Wednesday 22 November 2017

'Let me in a room with him' - CF patient's fury over drug funds claim

Jillian McNulty campaigns for Orkambi to be made available
Jillian McNulty campaigns for Orkambi to be made available

The Cystic fibrosis (CF) community is outraged after a health economist claimed that providing state funding for a life-saving drug for patients "is putting others at risk".

Anthony McDonnell, an economist with the Wellcome Trust, a biomedical research charity based in London, sparked controversy when he claimed that state funding of the CF drug Orkambi will divert much-needed funds away from other deserving patients.


The drug, which is understood to cost around €160,000 per patient per year, was recently made available to CF sufferers here.

It followed an agreement between the drug's manufacturer and the Department of Health.

"Every time the Government decides to fund something in our health system or anywhere else, they are essentially deciding not to fund something else. We only have a limited amount of money," Mr McDonnell told Newstalk Radio yesterday.

"Compared to Orkambi, there are a large number of things you could do that would have a much greater impact on people's lives."

CF patient Jillian McNulty, who has been a tireless campaigner for the drug after her quality of life changed dramatically during clinical trials, said she was deeply offended by Mr McDonnell's comments.

"Let me in a room with him," said the Longford woman. "It's absolutely shocking and disgusting what he said. How dare he. I'm livid."

Philip Watt, the CEO of Cystic Fibrosis Ireland, said an apology was needed.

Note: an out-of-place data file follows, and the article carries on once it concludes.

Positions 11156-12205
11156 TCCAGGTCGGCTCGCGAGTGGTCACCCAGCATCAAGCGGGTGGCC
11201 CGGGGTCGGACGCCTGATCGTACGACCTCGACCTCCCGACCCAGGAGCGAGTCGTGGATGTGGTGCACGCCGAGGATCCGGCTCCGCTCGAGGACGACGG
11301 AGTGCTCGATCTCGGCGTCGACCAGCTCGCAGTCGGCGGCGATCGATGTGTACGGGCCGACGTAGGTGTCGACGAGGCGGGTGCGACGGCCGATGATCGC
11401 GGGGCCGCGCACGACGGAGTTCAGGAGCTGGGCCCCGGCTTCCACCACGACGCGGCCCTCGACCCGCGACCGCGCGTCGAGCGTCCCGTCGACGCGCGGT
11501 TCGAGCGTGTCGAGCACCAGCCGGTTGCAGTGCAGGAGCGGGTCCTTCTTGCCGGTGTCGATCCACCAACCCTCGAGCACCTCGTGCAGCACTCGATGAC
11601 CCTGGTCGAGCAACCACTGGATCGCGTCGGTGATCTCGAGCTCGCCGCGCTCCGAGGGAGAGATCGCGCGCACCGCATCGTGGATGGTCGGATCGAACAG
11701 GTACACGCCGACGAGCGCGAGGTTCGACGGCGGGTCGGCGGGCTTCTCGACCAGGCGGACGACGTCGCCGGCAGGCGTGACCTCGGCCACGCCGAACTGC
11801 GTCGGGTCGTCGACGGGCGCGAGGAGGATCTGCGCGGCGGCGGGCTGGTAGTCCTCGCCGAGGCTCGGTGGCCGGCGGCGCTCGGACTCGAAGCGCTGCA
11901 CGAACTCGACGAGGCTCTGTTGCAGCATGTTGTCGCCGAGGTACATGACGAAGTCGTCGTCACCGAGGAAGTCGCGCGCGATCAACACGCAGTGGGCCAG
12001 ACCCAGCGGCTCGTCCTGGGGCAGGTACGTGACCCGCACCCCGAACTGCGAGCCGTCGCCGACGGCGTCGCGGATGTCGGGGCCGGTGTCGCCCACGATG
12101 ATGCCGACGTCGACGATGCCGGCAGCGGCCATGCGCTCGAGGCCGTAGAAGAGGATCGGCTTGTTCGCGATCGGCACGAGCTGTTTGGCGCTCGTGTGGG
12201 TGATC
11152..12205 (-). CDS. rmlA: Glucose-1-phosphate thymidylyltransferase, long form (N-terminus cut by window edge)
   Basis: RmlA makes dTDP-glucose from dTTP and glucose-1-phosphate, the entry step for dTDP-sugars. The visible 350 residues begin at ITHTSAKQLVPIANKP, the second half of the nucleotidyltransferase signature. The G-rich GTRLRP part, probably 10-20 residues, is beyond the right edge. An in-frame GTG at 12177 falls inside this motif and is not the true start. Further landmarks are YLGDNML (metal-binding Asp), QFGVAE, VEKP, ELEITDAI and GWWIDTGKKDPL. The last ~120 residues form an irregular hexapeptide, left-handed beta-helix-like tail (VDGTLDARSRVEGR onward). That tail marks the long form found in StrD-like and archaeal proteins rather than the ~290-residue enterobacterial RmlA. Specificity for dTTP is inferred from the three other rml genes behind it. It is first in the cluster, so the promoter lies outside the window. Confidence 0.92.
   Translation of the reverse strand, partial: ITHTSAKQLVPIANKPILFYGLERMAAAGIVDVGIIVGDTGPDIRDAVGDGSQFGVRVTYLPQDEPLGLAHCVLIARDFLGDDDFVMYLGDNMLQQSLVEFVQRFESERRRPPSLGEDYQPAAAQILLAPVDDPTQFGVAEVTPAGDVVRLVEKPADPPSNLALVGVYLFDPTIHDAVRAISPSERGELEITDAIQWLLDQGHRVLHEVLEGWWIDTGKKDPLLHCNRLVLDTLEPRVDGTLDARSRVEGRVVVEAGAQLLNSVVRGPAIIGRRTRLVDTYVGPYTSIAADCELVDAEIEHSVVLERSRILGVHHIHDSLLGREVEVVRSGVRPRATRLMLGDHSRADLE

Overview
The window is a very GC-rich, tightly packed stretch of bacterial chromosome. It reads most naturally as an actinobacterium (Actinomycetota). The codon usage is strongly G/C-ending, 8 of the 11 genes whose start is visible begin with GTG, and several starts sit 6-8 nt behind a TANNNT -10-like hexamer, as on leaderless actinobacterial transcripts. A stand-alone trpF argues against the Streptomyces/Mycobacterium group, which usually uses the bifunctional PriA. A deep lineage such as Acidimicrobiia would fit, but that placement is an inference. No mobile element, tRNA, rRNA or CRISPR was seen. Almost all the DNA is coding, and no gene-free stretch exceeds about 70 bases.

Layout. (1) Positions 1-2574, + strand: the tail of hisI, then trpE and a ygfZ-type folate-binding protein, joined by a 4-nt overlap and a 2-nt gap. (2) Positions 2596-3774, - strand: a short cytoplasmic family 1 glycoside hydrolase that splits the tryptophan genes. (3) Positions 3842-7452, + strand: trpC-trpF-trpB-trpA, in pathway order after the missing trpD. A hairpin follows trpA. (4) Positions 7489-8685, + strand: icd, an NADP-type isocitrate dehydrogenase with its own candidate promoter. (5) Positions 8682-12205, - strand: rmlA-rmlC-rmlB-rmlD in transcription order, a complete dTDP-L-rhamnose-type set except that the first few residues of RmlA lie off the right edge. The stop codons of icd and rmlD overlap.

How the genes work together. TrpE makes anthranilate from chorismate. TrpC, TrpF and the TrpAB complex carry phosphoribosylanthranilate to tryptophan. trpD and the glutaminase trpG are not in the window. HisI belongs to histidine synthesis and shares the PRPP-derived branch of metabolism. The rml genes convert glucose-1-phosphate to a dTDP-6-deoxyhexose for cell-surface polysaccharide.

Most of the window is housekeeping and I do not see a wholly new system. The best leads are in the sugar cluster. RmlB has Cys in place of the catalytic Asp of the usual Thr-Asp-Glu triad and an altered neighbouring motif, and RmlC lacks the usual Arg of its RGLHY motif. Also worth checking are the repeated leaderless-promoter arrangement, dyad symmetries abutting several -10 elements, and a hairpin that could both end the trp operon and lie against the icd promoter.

"He should apologise for the hurt he's caused," Mr Watt told the Herald.

"He's playing God, that's exactly what he's doing.

"It's a very hardened, right-wing attitude and it's extremely offensive."

He also took issue with some of the points Mr McDonnell made, including claims that the Government agreed to fund the drug because it is "politically popular" instead of "putting the money where it could save the most people's lives".

Mr Watt said the drug will save the State money in the long run.

"Orkambi has shown to reduce potential hospitalisations by up to 40pc," he said.

"The CF population in Ireland combined spent over 15,000 days in hospital in 2015.

"Massive savings will be made in the existing health budget.

"As a patient group, we would know better than many the impact of the scarcity of health resources."

Mr Watt added that "time and time again" when the issue of resources for cystic fibrosis services was raised by the association over the past 50 years, they were told such resources were not justified and the many must be prioritised over the few.

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